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  • Writer's pictureVolume 82 Magazine

The Use of 'Rainbow Fentanyl' That Looks Like Candy Will Surge on U.S. Streets Around Halloween

There are long-standing urban legends regarding the dangers of Halloween treats, such as razors in apples and candy laced with poison and drugs, etc. However, authorities warn the public about the sudden increase of 'rainbow fentanyl' pills that look like candy for this year's Halloween season. Law enforcement expects these pills to circulate more on American streets this month.

The National Institute on Drug Abuse said fentanyl is more than 50% more potent than morphine. Along with methamphetamines, it's reportedly one of the most commonly used drugs and has one of the highest overdose rates. Teens find it more convenient to get high from pills, although the drug is also often consumed by injection, snorting, etc.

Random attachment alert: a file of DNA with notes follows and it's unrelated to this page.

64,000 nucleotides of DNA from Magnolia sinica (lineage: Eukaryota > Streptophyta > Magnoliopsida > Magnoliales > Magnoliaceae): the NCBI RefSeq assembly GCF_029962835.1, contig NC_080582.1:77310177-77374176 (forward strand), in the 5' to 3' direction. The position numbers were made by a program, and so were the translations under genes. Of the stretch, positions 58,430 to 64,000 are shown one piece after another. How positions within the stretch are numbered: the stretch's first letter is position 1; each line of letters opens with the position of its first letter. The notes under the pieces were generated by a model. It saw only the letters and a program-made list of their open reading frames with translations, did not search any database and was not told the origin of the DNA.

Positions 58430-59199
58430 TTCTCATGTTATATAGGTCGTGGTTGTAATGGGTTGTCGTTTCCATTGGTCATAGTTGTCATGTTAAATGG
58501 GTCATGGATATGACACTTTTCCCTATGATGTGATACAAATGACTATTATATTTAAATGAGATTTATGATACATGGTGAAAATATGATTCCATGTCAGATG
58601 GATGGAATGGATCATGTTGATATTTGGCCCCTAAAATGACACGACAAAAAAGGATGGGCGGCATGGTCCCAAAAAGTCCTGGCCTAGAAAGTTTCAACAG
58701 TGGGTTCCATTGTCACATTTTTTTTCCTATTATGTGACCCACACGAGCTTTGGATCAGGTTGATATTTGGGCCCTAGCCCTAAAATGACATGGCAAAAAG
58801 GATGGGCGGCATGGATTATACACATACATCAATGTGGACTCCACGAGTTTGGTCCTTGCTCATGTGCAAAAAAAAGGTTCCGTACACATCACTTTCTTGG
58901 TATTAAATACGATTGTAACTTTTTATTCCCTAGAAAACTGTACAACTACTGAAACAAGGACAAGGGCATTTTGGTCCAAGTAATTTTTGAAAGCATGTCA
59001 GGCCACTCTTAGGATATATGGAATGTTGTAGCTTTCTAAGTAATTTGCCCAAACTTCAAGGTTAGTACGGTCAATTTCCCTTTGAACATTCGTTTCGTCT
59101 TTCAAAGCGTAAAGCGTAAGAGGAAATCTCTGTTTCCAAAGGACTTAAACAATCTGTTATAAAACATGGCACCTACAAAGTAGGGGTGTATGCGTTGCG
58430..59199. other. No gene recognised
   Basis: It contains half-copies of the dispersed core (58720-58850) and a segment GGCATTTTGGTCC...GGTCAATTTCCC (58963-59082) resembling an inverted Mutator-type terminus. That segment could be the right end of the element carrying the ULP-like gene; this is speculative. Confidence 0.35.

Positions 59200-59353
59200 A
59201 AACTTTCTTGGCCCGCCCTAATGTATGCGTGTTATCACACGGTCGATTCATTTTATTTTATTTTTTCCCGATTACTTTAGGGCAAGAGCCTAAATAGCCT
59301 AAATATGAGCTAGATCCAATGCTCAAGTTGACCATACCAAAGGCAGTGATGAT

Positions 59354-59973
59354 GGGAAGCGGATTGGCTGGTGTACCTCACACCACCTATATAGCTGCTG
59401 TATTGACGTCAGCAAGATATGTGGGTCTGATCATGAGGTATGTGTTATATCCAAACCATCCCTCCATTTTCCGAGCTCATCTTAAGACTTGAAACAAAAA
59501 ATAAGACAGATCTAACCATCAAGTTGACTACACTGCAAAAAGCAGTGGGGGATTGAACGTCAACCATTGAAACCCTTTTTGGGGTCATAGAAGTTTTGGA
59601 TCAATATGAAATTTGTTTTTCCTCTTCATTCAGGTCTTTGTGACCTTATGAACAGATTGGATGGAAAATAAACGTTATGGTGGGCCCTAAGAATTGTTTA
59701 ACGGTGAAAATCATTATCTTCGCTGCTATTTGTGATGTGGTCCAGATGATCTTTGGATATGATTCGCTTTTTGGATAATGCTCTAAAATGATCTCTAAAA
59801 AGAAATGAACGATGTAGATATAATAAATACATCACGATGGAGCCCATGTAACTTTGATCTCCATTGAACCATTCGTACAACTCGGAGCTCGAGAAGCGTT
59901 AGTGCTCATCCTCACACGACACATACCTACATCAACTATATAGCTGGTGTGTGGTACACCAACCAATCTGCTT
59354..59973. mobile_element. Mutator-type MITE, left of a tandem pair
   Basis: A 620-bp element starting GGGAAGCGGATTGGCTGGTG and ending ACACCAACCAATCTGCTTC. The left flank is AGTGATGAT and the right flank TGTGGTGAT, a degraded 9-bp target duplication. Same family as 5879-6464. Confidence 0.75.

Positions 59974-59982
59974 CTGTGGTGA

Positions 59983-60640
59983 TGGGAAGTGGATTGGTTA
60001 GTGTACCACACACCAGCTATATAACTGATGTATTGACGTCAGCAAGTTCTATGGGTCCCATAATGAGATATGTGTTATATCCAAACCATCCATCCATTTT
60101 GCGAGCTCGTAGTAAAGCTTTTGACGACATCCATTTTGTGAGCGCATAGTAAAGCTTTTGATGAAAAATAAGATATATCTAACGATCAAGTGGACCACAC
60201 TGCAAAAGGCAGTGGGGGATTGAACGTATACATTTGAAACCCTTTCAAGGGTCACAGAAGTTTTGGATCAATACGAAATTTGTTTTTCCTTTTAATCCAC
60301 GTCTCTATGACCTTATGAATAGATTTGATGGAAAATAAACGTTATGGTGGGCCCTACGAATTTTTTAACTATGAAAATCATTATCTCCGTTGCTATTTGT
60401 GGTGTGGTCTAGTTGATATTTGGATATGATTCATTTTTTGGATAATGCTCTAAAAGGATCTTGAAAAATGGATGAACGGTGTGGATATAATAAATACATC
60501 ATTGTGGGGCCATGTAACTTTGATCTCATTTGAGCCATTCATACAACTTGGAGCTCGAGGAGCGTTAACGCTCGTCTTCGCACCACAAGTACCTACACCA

Part of what makes this narcotic so dangerous is that it can be hard to identify. According to the Center for Addiction and Mental Health, drug dealers are not always aware that some of the drugs they push contain fentanyl or the potency of the fentanyl products they know they're selling. Teens are rumored to buy from unknown dealers on social media, which is supposedly contributing to the surge in fentanyl-related deaths. In 2020, 82% of all drug overdoses were from this drug. According to the CDC, in 2021, about 13,404 more fentanyl-related deaths occurred during 2021.

Naloxone can reportedly reverse a fentanyl/opioid overdose if medical professionals can intervene in enough time. For more information regarding the drug crisis, go to



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